It's been a while since we explored the Multiverse. It's been so long, I had to look up and see if there was a format to this column that's not really a column. Of course, there's not a format, so let's just get started.
On Netflix, one of the best bits of original programming is The Dark Crystal: Age of Resistance. Fan service wouldn't be complete without a comic series tie-in. It's always better when they give a little extra story, enriching the TV series. BOOM! Studios has Jim Henson’s The Dark Crystal: Age Of Resistance. I could go on, but let's just give you the press release and preview pages from BOOM! Studios. The book hits shops this week, October 30, 2019.
Sex Criminals, the mature readers title from Image Comics is coming back. We last saw Suzie and Jon back in June of 2018. Some of us were beginning to think that it was becoming the victim of it's own success. Never fear, Matt Fraction and Chip Zdarsky are bringing it back. In January, 2020 the final story arc, "The End."sees its beginnings.
Because it's Tracy Icenhour's birthday, we're going to review the latest issue of GI Joe. For those not paying attention, the U.S. has surrendered to Cobra. Duke resisted and was shot in the head by Major Bludd.
Giant Days has finally come to an end now. Shut up. I'm not crying, you're crying. As a courtesy to fans that haven't read the comic yet, I'm going to be trying my hardest to not spoil it.
I actually had to look to see if I had already reviewed this issue of Archer & Armstrong. Of all of the original Valiant comics, this one is probably my favorite. It doesn't hurt that it was written and drawn by Barry Windsor-Smith. Early Valiant comics by him are the best of the bunch. I got this because I was diligently following Archer & Armstrong. Eternal Warrior held no interest for me. I felt that he wasn't an interesting character. It seemed like Jim Shooter really had an interest in Gilad, because so much important stuff in Valiant seemed to come from his world. It seems like after Shooter left, the comics went a little more wherever the fans were flocking. Yes, I know its pandering. I'd like to think that the solution isn't just to write what the fans want, but to make a comic better and more interesting along the way. Barry Windsor-Smith made a great comic with Archer & Armstrong, a comic that tied very closely to Eternal Warrior. It tied to it so closely that for the eighth issue, they went double sized to tell a story that involved all of the immortal brothers and counted as an eighth issue for Eternal Warrior as well. On top of it all, it worked in one of the greatest adventure stories in the history of western literature, The Man In The Iron Mask.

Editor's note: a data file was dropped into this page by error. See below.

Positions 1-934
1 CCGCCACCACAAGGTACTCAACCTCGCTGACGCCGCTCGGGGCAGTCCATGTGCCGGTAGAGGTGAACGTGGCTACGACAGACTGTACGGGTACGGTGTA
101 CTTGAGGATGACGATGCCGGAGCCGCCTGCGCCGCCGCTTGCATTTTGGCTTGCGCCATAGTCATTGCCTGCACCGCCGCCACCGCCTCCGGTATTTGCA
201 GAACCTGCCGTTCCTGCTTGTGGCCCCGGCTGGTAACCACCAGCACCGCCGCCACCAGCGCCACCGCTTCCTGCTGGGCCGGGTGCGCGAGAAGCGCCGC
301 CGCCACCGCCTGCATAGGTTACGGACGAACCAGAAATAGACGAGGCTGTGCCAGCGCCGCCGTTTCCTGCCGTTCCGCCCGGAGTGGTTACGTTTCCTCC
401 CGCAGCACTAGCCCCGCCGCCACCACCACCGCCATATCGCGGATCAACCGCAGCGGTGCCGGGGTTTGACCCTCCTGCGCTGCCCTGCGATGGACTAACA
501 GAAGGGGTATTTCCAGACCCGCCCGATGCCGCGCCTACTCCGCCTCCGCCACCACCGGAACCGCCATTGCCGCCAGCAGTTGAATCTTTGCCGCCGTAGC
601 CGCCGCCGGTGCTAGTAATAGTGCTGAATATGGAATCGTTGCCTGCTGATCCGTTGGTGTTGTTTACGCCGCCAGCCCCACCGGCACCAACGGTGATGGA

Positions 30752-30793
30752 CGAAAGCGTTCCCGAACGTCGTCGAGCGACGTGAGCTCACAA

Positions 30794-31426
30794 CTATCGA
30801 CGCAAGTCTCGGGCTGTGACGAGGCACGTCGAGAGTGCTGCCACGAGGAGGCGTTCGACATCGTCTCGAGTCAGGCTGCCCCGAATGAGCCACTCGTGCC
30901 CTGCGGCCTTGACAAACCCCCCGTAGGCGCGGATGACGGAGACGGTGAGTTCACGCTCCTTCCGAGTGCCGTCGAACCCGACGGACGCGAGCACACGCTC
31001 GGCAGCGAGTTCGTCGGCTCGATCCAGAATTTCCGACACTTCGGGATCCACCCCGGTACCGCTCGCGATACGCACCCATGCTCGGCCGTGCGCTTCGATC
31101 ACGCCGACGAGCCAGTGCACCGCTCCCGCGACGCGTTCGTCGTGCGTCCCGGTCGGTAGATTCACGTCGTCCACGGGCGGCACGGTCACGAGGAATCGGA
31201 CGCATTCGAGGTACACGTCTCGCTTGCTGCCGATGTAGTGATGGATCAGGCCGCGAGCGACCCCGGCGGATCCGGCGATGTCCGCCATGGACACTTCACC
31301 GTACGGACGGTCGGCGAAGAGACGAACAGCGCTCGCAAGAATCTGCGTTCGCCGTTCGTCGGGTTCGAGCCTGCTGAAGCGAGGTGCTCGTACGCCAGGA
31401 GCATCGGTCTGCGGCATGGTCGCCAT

I'm really glad that I picked Savage Dragon up again. It's obvious that Erik Larsen loves comics. It's also very good to see a creator into slow storytelling. I miss the days when a subplot would run for months, sometimes over a year. Erik Larsen seems to have been a fan of that, too.
Before I review Marauders #1, I don't know if we're going to be reviewing every first issue of this latest X-Men relaunch, but it seems like we probably should. Nevertheless, I personally have been looking forward to this issue. I like Kitty Pryde, as I'm certain other people here at Needless Essentials Online. Also, I'm intrigued at what exactly Emma Frost's plan is with this new mutant nation.
Brian Michael Bendis has revealed that in Superman #18, Superman will reveal his secret identity of Clark Kent to the world. (source) It was revealed in the solicitations, but readers expect those to be hyperbole. In an Interview with the New York Times, Bendis revealed that this development will not be a bait-and-switch.
There are moments in comics history that simply cannot be believed. Roy Thomas seems to know all of them. He ended up putting half of them into All-Star Squadron. I discovered All-Star Squadron about mid-way through the run. I had to go back and find back issues, which was a little daunting, considering that this was early in my collecting experience. My options for finding back issues were rather limited to a single back-issue comic shop and flea markets. I think that I came across this particular issue a little later, during the comics boom of the early 1990s, when every town had a comic shop, if not several, including sports card stores getting in on the craze. I may have mentioned it in my review of Hansi that There was one in particular that kept me coming back with cheap back issues. It was probably at a shop like this that I got my first copy of this issue, featuring someone calling himself Thor.
It’s the Dawn of X. Now we can see how this new direction for Marvel’s mutants evolves. I really liked the twelve issues that led into this line-wide relaunch of the mutant titles. Is this momentum going to hold, especially with the flagship title written by Jonathan Hickman? Oh, yeah, there may be some spoilers.